Tripos has appointed Kathleen Mensler as vice president of marketing and corporate development for its Discovery Informatics business and Tom Mander as vice president of business development and strategic alliances for its Discovery Research business. Mensler most recently served as vice president of business development at Elsevier MDL, where she also held executive-level positions in marketing, product development, and business management. Prior to joining MDL, Mensler worked as a medicinal chemist at Merck. Mander comes from Evotec, where he served in a number of roles, including department manager, product manager and vice president of business development. Before joining Evotec, Mander was a group leader at Glaxo Wellcome (now GlaxoSmithKline), and held senior scientific roles at Xenova, the Center for Natural Product Research (now MerLion) and Amersham International (now GE Healthcare).

Jeffrey Skolnick is leaving his position as director of the Buffalo Center of Excellence in Bioinformatics at SUNY-Buffalo to join the Georgia Institute of Technology as the Georgia Research Alliance Eminent Scholar in Computational Systems Biology. According to a Georgia Tech press release, Skolnick will bring 19 research scientists and technicians "and more than $1.5 million in federal funding" to the university. Skolnick and his team will be housed in the School of Biology, a unit in the College of Sciences.

Kenneth Buetow has been appointed to the new position of Associate Director for Bioinformatics and Information Technologies at the National Cancer Institute, according to a recent NCI Cancer Bulletin. Buetow was previously director of the NCI Center for Bioinformatics. In his new position, Buetow will "manage and execute information technology and bioinformatics initiatives that will lead to the usage of common tools, standards, and datasets across NCI; assist internal teams in adopting and leveraging NCI's cancer Biomedical Informatics Grid (caBIG) infrastructure; review and update NCI's existing and planned bioinformatics programs and activities; make recommendations for the creation of a standing group that will provide technical guidance on new projects; and regularly report to the NCI Executive Committee, of which he is a member," the Cancer Bulletin said. An NCI spokesperson could not confirm before press time whether the institute plans to appoint a new director for the NCICB.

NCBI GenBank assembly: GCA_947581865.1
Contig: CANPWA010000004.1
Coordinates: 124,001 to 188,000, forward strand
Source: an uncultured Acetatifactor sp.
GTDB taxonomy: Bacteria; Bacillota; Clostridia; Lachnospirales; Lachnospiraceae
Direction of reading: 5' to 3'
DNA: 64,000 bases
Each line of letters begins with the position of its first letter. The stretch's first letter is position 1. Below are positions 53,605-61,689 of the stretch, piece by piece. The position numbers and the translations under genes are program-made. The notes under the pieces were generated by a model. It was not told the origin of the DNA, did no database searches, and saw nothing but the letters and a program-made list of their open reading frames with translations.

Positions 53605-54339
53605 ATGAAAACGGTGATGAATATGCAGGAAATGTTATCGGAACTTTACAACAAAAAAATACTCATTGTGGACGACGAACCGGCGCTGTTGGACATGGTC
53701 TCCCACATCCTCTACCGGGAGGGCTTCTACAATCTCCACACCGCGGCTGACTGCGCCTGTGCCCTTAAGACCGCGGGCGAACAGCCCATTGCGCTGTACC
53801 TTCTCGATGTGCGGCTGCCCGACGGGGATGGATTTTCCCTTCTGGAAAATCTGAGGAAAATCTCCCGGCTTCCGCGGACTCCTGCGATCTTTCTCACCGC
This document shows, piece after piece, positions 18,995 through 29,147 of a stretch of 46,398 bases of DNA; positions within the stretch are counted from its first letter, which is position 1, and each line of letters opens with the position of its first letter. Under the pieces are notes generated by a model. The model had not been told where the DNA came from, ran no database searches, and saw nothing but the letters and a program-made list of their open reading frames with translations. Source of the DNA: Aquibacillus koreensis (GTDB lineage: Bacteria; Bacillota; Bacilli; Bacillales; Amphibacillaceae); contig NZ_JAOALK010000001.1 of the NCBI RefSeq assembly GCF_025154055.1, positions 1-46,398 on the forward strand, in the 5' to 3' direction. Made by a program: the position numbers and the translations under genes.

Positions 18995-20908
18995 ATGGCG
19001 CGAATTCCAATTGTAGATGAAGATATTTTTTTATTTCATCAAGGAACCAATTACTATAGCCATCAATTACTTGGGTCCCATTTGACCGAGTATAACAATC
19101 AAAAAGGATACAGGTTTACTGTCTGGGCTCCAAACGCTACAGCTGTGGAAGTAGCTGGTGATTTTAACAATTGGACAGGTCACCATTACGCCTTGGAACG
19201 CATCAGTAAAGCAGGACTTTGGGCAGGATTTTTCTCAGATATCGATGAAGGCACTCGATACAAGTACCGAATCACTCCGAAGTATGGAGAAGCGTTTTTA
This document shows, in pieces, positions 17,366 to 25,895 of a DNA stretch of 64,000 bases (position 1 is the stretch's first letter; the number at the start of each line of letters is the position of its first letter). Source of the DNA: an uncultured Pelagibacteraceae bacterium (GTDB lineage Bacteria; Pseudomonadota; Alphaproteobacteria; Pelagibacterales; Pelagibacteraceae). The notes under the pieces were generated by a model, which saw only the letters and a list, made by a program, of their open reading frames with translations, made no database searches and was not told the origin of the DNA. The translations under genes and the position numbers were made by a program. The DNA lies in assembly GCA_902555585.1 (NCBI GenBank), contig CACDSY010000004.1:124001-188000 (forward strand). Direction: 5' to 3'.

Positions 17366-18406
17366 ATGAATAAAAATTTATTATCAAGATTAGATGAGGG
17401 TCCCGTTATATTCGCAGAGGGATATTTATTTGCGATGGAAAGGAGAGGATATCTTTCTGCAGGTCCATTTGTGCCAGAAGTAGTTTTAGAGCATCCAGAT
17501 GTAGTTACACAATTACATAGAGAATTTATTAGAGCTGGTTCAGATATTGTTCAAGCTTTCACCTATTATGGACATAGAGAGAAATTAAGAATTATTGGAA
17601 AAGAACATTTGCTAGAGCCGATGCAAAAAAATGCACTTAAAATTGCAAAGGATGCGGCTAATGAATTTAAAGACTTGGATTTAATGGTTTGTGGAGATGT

The Biosystems Informatics Institute has appointed David Flanders as chief operating officer. Flanders most recently served as head of basic technologies at Lion Bioscience. He has a PhD in cell and development biology from Australian National University and a BSc in agricultural botany from the University of Newcastle-upon-Tyne.

The National Center for Genome Resources has hired Gregory May as leader of its nutritional biology program, Jim Huntley as a senior research scientist, and Steven Day as director of software engineering. May was associate scientist and head of the Medicago Genomics Program at the Samuel Roberts Noble Foundation, and assistant scientist at the Boyce Thompson Institute for Plant Research at Cornell University. Huntley was most recently an assistant professor at New Mexico Highlands University and director of the NMHU Research Infrastructure in Minority Institutions program. Day was previously director of information technology at the Molecular Profiling Institute and also led the software engineering unit within the Translational Genomics Research Institute and worked for SRA International.

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The researchers report in Nature Communications that their liquid biopsy approach has high specificity in detecting all- and early-stage cancers.